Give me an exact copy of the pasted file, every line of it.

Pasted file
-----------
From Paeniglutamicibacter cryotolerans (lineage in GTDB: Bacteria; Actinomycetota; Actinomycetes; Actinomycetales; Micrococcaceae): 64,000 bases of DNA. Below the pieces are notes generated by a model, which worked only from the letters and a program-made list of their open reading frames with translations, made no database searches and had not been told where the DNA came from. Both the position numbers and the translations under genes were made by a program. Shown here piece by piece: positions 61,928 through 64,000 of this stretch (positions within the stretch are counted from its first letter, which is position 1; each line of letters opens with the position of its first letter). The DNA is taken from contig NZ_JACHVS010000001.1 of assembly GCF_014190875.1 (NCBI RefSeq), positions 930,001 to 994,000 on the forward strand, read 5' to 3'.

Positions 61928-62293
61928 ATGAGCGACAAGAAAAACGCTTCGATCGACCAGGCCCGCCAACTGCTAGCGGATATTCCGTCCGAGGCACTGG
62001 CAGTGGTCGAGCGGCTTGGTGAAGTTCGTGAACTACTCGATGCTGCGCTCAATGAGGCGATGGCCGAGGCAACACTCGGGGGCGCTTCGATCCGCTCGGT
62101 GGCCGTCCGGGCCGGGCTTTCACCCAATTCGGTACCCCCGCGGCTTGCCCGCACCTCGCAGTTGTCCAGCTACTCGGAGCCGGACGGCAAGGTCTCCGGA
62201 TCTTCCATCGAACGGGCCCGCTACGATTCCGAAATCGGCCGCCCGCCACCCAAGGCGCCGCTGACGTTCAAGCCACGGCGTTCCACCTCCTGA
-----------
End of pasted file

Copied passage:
From Paeniglutamicibacter cryotolerans (lineage in GTDB: Bacteria; Actinomycetota; Actinomycetes; Actinomycetales; Micrococcaceae): 64,000 bases of DNA. Below the pieces are notes generated by a model, which worked only from the letters and a program-made list of their open reading frames with translations, made no database searches and had not been told where the DNA came from. Both the position numbers and the translations under genes were made by a program. Shown here piece by piece: positions 61,928 through 64,000 of this stretch (positions within the stretch are counted from its first letter, which is position 1; each line of letters opens with the position of its first letter). The DNA is taken from contig NZ_JACHVS010000001.1 of assembly GCF_014190875.1 (NCBI RefSeq), positions 930,001 to 994,000 on the forward strand, read 5' to 3'.

Positions 61928-62293
61928 ATGAGCGACAAGAAAAACGCTTCGATCGACCAGGCCCGCCAACTGCTAGCGGATATTCCGTCCGAGGCACTGG
62001 CAGTGGTCGAGCGGCTTGGTGAAGTTCGTGAACTACTCGATGCTGCGCTCAATGAGGCGATGGCCGAGGCAACACTCGGGGGCGCTTCGATCCGCTCGGT
62101 GGCCGTCCGGGCCGGGCTTTCACCCAATTCGGTACCCCCGCGGCTTGCCCGCACCTCGCAGTTGTCCAGCTACTCGGAGCCGGACGGCAAGGTCTCCGGA
62201 TCTTCCATCGAACGGGCCCGCTACGATTCCGAAATCGGCCGCCCGCCACCCAAGGCGCCGCTGACGTTCAAGCCACGGCGTTCCACCTCCTGA